Teachers' Tools: Up Close With Sarah Reich
January 20, 2015

Teachers share the philosophies and materials that make them successful in their careers and classes.

At first glance, Sarah Reich’s advanced tap master class in L.A. could be mistaken for a music lesson. A member of Chloé Arnold’s Syncopated Ladies tap band, Reich emphasizes the musicianship required to be a tapper. She has been known to hand out sheet music to students and to map out rhythm notation on a whiteboard during class. Learning to scat is a must. Reich herself almost quit dance as a child before a teacher who used scatting instead of counting helped her find a new way to understand rhythm. Today she operates by the rule, “If you can’t say it, you can’t do it.” She adds: “There’s a difference between me telling you this is the rhythm and you actually understanding. I have them sing or scat, ‘Dah, dah, diggy, diggy, dah, dah.’”

Reich encourages students to get the steps down and then make them their own. The possibilities are endless once you build the skills, she says. “It’s not like ballet, where there’s a perfect way to do the step. In tap, you can wear whatever clothes you want, whatever tap shoes you want. Unless it’s certain choreography, you can put your arms wherever you want.”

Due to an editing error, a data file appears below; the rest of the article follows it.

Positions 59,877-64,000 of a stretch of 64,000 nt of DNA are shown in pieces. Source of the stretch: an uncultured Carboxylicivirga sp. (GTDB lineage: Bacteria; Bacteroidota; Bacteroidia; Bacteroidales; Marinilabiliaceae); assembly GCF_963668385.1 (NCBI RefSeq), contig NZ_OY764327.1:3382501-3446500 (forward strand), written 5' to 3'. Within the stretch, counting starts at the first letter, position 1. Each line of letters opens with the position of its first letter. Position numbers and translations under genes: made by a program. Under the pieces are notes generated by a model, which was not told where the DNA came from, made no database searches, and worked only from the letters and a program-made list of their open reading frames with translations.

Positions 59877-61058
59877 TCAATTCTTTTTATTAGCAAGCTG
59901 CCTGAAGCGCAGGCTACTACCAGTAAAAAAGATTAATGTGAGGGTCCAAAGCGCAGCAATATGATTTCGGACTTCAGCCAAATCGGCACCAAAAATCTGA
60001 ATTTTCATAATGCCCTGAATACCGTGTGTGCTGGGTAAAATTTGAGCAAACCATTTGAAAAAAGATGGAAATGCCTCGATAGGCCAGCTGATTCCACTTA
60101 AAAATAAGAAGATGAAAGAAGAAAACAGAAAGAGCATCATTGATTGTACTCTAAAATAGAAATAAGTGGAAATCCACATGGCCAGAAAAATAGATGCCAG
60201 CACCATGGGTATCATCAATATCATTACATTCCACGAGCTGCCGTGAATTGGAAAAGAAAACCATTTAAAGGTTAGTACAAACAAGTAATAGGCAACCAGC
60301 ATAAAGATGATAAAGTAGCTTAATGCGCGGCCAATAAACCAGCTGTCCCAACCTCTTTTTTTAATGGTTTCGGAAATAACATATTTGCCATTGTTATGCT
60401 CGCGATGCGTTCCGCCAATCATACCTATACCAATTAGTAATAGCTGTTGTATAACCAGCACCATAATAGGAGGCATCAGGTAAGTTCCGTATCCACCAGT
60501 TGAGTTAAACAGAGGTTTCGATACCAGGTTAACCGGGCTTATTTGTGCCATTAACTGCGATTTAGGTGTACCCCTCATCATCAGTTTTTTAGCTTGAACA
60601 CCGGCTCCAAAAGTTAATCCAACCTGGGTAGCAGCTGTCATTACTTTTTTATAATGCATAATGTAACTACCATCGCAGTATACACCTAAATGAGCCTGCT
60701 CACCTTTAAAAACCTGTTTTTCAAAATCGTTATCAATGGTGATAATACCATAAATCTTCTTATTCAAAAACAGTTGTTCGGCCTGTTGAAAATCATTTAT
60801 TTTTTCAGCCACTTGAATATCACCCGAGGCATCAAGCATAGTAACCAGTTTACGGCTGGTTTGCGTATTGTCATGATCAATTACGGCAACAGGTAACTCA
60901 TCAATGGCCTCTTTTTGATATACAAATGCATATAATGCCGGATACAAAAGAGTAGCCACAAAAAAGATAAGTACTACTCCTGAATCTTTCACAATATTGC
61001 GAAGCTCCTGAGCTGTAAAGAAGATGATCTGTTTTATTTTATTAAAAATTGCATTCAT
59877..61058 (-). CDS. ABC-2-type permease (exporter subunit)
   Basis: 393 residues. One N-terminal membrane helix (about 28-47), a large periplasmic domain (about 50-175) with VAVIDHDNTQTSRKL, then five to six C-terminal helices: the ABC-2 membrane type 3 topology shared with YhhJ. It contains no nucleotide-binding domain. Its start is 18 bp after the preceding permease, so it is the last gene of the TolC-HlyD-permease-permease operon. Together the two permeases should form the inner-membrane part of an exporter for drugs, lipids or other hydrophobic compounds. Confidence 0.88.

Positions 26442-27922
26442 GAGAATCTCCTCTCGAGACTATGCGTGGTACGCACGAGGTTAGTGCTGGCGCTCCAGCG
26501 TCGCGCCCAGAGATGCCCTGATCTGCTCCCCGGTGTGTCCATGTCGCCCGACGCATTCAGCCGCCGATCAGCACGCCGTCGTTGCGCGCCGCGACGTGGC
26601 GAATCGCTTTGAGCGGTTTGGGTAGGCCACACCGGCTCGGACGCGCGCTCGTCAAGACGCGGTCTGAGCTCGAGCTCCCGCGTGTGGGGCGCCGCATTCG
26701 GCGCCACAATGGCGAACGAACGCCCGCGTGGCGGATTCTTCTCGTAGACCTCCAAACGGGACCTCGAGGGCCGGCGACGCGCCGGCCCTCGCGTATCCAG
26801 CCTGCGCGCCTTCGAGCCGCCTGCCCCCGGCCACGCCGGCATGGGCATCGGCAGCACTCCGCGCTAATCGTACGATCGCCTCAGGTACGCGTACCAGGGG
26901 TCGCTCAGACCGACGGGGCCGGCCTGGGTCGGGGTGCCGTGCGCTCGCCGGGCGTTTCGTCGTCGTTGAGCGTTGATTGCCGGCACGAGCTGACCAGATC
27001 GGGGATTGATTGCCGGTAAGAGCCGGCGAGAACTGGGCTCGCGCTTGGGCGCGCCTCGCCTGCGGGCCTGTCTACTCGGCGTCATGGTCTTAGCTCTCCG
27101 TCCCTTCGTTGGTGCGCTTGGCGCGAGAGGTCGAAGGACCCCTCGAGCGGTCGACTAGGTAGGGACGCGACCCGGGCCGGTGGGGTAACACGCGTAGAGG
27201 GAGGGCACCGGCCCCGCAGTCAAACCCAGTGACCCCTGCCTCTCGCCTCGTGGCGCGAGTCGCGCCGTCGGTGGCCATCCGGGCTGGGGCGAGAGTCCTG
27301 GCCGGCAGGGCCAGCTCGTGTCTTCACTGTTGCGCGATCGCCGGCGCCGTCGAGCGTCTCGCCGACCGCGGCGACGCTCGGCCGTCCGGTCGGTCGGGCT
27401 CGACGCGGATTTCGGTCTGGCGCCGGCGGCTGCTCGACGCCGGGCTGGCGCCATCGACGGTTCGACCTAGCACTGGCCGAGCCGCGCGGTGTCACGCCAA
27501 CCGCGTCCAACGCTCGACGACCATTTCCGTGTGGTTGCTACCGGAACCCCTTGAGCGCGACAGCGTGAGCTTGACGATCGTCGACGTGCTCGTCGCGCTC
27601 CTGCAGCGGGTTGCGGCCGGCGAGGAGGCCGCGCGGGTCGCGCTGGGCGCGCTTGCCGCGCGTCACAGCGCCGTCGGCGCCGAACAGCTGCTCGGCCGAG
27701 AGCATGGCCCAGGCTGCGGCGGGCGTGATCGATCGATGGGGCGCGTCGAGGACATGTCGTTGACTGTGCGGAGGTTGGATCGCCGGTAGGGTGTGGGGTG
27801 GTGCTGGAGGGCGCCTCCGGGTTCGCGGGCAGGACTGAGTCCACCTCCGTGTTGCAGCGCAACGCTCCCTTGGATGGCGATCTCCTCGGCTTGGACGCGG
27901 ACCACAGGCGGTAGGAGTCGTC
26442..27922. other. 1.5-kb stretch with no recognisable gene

To keep students’ brains working, she’ll teach a step like a rhythm turn in straight counts, then syncopate it, changing where the accent falls. “I want them to understand that the accent is on the off beat, and that it’s my favorite thing in the entire world,” she says. The last five minutes of class are reserved for improvising. She asks students to apply what they learned during that class to their moves. “Tappers need to be great improvisers,” she says. “You should think of yourselves as a band, playing the music.” DT

For tapping her best: Capezio K360

tap shoes

Favorite dancewear brands: Jo+Jax, Lululemon and Forever 21 fitnesswear. “As a tap dancer, I can almost wear anything, as long as my ankles are free to move.”

For honing her musicianship: Reich studied drums for more than two years.

Always in her dance bag: a screwdriver. “I hate the sound of loose taps! They are high-pitched and they jingle. I can tell in one toe tap if someone’s screws are loose.”

To unwind: “I listen to some jazz albums on my record player and chill.”


Dance photos courtesy of Sarah Reich; shorts and shoe courtesy of manufacturers; record player: Trekandshoot/Thinkstock; screwdriver: Chimpinski/Thinkstock;

drums: James Steidl/Thinkstock

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